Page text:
A year later, Pulse legal battles continue in state, federal courts
Gunman Omar Mateen's wife, Noor Salman, was arrested in California in January on federal charges of providing material support for terrorists and tampering with or destroying records and documents. U.S. Marshals transported her to an undisclosed Florida location in April.
Last month, a federal appeals court panel ruled Salman should remain behind bars until her trial next year.
In March, a Chicago law firm representing at least 60 Pulse victims and family members of the dead sued Salman and Mateen’s employer, G4S Security Solutions.
The lawsuit, originally filed in federal court but moved to Palm Beach County Circuit Court, claims Mateen’s employer and his wife “could have and should have” stopped the attack.
The lawsuit is seeking an undisclosed amount of money. Antonio Romanucci, the lead attorney in the suit, said the motive is to “seek justice.”
“I’m in this to make global change,” Romanucci said. “I’m really tired of hearing the terms ‘mass shooting,’ ‘massacre,’ ‘mass deaths.’ ”
At the time of the shooting, Mateen was employed as a security guard by G4S, an international security firm. In the years prior to the shooting, he bragged to co-workers about having connections to terror groups and associations with terrorists, according to the lawsuit.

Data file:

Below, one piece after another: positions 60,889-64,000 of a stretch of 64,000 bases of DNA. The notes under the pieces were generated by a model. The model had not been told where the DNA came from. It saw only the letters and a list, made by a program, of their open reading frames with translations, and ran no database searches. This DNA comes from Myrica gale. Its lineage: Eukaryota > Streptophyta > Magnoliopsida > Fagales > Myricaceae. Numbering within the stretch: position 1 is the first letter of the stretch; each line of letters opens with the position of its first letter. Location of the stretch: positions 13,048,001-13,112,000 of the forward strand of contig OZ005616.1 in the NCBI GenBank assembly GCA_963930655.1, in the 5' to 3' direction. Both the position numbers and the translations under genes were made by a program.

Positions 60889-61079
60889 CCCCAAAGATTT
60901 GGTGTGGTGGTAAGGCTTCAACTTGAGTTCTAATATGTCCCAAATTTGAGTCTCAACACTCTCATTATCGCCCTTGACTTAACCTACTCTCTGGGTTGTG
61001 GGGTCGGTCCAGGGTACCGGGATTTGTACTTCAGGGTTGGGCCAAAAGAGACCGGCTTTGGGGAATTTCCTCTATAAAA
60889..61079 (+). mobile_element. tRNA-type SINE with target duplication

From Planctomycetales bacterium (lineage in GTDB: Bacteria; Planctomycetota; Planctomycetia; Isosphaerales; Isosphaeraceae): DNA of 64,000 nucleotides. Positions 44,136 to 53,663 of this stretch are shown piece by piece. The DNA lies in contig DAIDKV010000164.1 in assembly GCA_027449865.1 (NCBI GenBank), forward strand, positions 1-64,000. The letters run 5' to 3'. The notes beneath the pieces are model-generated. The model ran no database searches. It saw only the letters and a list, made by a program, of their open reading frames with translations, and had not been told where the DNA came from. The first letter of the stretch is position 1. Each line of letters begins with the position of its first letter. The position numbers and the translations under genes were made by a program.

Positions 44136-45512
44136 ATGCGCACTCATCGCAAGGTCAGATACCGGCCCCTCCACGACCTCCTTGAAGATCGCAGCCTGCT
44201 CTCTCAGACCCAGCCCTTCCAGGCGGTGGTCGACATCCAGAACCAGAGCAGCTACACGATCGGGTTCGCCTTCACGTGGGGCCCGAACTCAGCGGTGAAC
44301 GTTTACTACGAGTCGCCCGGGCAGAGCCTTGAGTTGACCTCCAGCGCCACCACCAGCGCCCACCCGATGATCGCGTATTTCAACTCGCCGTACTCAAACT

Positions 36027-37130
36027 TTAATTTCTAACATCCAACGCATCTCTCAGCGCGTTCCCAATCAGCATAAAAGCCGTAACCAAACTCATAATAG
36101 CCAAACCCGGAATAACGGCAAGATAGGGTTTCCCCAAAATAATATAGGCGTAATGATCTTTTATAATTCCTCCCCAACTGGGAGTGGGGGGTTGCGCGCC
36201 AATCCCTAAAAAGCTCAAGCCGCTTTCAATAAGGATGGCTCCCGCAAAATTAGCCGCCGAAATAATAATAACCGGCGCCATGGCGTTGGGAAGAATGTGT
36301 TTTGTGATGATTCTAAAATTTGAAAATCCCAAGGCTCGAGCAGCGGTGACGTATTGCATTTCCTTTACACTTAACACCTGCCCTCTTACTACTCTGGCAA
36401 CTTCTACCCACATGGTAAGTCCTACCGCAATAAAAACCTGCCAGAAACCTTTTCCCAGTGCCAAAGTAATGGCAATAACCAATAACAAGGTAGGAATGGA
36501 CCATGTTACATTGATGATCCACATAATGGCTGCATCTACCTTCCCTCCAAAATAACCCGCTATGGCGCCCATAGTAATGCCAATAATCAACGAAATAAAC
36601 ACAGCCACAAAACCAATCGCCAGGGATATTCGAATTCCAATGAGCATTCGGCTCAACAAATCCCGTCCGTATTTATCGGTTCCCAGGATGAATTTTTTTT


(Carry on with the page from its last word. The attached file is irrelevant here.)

Despite knowing that Mateen was being investigated by the FBI, G4S continued to employ him and didn’t require a new psychological evaluation to determine if he was fit for duty, the lawsuit says. The company also failed to recommend the state withdraw Mateen’s gun license, despite reports from his coworkers that he had “constant anger” and “talked about killing people,” according to the lawsuit.
In a prepared statement, G4S said while the company has “the deepest sympathy” for the victims, friends and families of those affected by the Pulse shooting, it considers the lawsuit without merit.
“The facts demonstrate that G4S’s actions did not in any way contribute to the shooting,” the company said.
The lawsuit also accuses Salman of assisting her husband with the attack by helping him purchase guns and ammunition, conduct surveillance of Pulse and plan the shooting.
“More than anything, that lawsuit against her … is to prevent her from profiting in any way — memoir, book, movie rights — anything of that nature,” Romanucci said. “Do we really expect to gain anything from her? Probably not.”